Lake Shore: Council lowers Jacobs Road speed limit
After previous inquiries about the speed on Jacobs Road, the Lake Shore City Council lowered it to 35 mph at its Monday, Nov. 27, council meeting. Jacobs Road previously had an unposted speed limit of 55 mph, but council member Wayne Anderson ask...
After previous inquiries about the speed on Jacobs Road, the Lake Shore City Council lowered it to 35 mph at its Monday, Nov. 27, council meeting.
Jacobs Road previously had an unposted speed limit of 55 mph, but council member Wayne Anderson asked about lowering it at the last meeting. The council sent the item to the roads committee, which was unanimously in favor of reducing the speed. Anderson said Loon Lake Township residents are in favor as well.
Mark Hallan, of Widseth Smith Nolting, presented a comprehensive street condition survey that the engineering firm did in October. The goal of the survey was to review the conditions of city streets and to help the city develop a long-term road improvement plan.
In the study - completed by Dave Reese and Timothy Schoonhoven of WSN - they found that Lake Shore has 19.4 miles of paved city roads. Of those roads, about two-thirds are classified as nearly new or needing minor overlay. The remaining one-third are reclaimed or reconstructed roads that need major improvements.
The cost to improve all 19.4 miles of paved roads, Hallan said, is about $2.7 million. Though two-thirds of the roads don't need major work done, Hallan said they still need to be maintained.
"You have about six and two-thirds miles of roads that are in very good condition, but you need to maintain those roads so you can crack seal them every year," Hallan said, explaining that a few roads should be crack sealed each year.
Of the $2.7 million cost, about $746,000 would go toward maintaining the roads that are in good condition. Hallan said if the updates on the roads needing minor overlay are put off another 5-10 years, the cost would increase significantly.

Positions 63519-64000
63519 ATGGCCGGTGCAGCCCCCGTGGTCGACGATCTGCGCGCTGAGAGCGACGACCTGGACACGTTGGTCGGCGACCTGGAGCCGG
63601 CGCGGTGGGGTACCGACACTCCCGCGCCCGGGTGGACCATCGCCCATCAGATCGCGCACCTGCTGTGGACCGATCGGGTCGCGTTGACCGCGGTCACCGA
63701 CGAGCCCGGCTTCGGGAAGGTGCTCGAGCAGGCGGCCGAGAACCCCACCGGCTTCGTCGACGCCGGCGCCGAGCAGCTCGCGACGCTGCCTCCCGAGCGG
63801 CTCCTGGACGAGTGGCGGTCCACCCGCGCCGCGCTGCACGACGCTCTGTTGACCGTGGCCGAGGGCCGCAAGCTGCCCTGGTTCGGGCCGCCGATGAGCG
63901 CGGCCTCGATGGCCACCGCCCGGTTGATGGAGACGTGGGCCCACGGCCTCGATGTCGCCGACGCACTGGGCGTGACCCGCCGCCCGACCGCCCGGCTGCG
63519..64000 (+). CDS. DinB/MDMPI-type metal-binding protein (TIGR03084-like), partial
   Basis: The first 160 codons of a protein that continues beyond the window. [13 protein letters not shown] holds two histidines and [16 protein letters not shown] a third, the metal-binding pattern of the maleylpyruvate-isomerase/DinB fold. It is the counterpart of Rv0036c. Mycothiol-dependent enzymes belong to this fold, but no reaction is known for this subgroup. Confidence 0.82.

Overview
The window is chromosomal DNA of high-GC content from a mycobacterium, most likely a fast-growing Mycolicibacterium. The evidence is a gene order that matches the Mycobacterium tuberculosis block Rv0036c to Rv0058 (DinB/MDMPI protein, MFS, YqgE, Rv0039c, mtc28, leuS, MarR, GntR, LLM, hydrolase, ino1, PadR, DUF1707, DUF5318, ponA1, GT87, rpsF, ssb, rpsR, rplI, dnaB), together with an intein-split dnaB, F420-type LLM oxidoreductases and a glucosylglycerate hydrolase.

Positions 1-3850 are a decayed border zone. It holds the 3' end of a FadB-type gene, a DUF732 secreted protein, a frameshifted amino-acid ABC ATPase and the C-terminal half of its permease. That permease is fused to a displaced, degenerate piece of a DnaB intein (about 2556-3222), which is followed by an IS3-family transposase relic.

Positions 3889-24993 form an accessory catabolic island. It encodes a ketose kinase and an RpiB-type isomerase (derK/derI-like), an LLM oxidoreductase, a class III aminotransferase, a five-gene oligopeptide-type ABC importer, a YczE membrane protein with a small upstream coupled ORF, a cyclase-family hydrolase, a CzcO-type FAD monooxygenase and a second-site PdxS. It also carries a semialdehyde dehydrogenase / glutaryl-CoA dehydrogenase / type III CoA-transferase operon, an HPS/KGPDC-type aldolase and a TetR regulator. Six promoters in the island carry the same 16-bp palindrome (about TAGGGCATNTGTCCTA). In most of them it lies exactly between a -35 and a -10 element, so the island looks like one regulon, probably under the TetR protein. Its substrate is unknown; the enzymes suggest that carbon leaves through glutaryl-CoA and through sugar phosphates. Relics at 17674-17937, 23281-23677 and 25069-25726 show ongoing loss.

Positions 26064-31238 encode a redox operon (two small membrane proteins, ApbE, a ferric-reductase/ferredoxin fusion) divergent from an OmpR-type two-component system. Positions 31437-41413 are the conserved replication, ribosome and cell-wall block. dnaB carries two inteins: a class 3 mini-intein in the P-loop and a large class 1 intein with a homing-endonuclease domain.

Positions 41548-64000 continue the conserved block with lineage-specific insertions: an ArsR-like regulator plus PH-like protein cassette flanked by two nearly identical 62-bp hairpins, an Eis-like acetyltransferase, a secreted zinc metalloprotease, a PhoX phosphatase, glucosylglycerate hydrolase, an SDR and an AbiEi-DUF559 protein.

The rest of the total cost - roughly $1.95 million - would go toward improving the 6.4 miles of road that are in the worst condition.
Hallan told the council it can either adopt a plan where it uses existing funds to do small projects each year over several years, or it can issue bonds to pay for larger projects on a less frequent basis, like every 3-5 years.
Mayor Kevin Egan said the decision will fall on the roads committee to decide what kind of plan to develop.
After several residents on County State Aid Highway 77 asked about burying power lines to reduce power outages during storms, Egan said he asked Minnesota Power about it. Minnesota Power, however, will not pay to bury the power lines but will bury them if residents on CSAH 77 pay for it.
Egan said it would cost about $7,000 per family to put a trunk line in, and then each household would also have to pay to run a line to their property.
As the process is so expensive, the council agreed there was nothing more it could do.
In other business Monday, the council:
• Vacated a portion of Roland Street, as asked for in a petition from resident Gregory Klosner. The council held a public hearing about the matter Monday and approved the vacation, subject to the city's approval of a legal description.
• Learned police had 131 incidents in October, including 74 traffic-related incidents and 57 miscellaneous calls. Activity included 58 traffic warnings, 10 traffic citations and one DWI arrest.
• Heard from Egan that the city is working to create a broadband committee, which will begin working after the holidays to get broadband in the area.
• Heard from Egan that many people along CSAH 77 asked about replanting trees that have been taken out along the road for Trail 77. Egan said he would like to see some trees replanted, but there is a clear zone, and trees can't be in the way of walkers and bikers.
• Re-established Lake Shore City Hall as the city's official 2018 polling place.